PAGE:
Skip links and keyboard navigation

Species profile—Zieria adenodonta

Classification

Plantae (plants) → Equisetopsida (land plants) → RutaceaeZieria adenodonta

Sighting data

Download
KML | CSV | GeoJson

Species details

Kingdom
Plantae (plants)
Class
Equisetopsida (land plants)
Family
Rutaceae
Scientific name
Zieria adenodonta (F.Muell.) J.A.Armstr.
WildNet taxon ID
2314
Nature Conservation Act 1992 (NCA) status
Near threatened
Back on Track (BoT) status
Low
Conservation significant
Yes
Confidential
No
Endemicity
Native
Pest status
Nil
Description
Zieria adenodonta is a dense, many-branched shrub growing to 3 m tall. The younger branches are tuberculate, pubescent all over with a dense velvety indumentum of very short stellate hairs. The older branches are less tuberculate, glabrescent and lenticellate. The terminal bud is pubescent with short stellate hairs. The leaves are palmately trifoliate, opposite, petiolate. The petioles are 3 to 6.8 mm long, tuberculate and pubescent all over with a dense, velvety indumentum of very short stellate hairs. The central leaflets are lanceolate, 12 to 22.5 mm long and 1.0 to 3.5 mm wide, dull green in colour above and light green to whitish below. The upper leaflet surface is tuberculate and glabrescent, the lower surface is not tuberculate and has a dense velvety indumentum of very short stellate hairs. The leaflet apex is acute to obtuse, occasionally protuberant; the margin is somewhat dentate. The primary vein on the under surface of the leaflets is stellate-pubescent, with scattered tubercles. The secondary venation is obscure.
The inflorescence is axillary, with 3 to 27 white moderately conspicuous flowers. The peduncle is 1.4 to 8.4 mm long, tuberculate, pubescent, with very short stellate hairs. The bracts are linear-lanceolate, 1 to 2.5 mm long and 0.2 to 0.5 mm wide, foliaceous and persistent. The pedicels are slightly ridged, 1.0 to 1.5 mm long, densely stellate-pubescent. The petals are elliptic-ovate, imbricate in bud, 2.5 mm long and 1.5 mm wide, with a small inflexed mucro at the apex, densely stellate-pubescent on both surfaces. The fruit is yellow-brown, tuberculate and glabrous. Cocci with a small terminal appendage. The seed is black, striate, with conspicuous well-developed ridges on the surface (Armstrong, 2002).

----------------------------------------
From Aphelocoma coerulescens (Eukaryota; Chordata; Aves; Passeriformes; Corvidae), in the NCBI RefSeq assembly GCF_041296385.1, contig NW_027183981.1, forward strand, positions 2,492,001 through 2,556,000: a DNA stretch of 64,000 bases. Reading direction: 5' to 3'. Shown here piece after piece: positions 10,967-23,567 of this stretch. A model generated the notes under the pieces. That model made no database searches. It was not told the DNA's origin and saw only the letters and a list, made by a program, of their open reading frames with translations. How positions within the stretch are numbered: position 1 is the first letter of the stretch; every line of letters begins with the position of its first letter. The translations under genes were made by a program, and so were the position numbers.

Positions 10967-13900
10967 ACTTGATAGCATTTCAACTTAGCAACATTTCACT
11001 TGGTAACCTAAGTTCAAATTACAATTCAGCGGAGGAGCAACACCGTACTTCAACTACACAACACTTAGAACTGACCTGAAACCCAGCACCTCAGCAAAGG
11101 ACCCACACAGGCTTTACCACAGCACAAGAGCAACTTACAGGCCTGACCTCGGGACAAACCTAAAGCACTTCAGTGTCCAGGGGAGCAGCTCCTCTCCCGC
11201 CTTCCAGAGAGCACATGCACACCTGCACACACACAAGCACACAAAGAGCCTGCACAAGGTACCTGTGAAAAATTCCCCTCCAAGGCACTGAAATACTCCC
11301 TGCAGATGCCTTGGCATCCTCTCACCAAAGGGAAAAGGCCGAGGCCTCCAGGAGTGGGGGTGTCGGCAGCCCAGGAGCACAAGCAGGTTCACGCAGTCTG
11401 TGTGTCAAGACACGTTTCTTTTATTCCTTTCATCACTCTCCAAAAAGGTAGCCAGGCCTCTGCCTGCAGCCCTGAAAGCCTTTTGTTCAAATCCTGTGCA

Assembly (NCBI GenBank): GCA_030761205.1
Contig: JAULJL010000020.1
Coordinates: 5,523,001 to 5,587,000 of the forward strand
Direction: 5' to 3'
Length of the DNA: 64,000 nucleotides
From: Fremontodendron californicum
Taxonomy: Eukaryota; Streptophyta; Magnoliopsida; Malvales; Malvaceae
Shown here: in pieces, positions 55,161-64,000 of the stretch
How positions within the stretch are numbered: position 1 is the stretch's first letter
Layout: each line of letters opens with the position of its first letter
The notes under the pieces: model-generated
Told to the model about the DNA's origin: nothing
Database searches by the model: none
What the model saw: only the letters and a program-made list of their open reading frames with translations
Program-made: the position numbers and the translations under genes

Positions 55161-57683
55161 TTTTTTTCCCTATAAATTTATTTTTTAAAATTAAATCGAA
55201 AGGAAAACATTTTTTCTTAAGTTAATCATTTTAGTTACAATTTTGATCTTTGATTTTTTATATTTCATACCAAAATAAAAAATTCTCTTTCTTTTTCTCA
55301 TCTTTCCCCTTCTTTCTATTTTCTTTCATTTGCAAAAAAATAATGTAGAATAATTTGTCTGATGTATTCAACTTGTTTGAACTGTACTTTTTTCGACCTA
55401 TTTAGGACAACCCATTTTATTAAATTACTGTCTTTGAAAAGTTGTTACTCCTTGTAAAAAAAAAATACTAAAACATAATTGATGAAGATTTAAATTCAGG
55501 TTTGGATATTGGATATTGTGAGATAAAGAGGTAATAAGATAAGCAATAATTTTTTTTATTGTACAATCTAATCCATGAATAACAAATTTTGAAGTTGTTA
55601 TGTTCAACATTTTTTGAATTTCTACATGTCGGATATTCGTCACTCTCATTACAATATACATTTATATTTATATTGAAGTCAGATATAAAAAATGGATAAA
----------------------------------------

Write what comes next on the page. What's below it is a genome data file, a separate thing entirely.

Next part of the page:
Distribution
Zieria adenodonta is endemic to south-east Queensland (South East Queensland Bioregion) and north-east New South Wales where it is restricted to the Mt Roberts area of the Lamington National Park in south-east Queensland and Mt Warning in north-eastern, NSW (Queensland Herbarium, 2012).
Distributional limits
-28.1900672, 153.0844031
-28.2484006, 153.2083334
Range derivation
Range derived from extent of the taxon's verified records
Habitat
Zieria adenodonta occurs at altitudes of 600-1100 m asl in open areas on rock-pavement (rhyolite) often in shrubland dominated by Leptospermum petersonii and Lophostemon confertus or in tall open forest of Eucalyptus campanulata, E. microcorys and L. confertus on basalt (Armstrong, 2002; Duretto and Forster, 2007; Queensland Herbarium, 2012).
Reproduction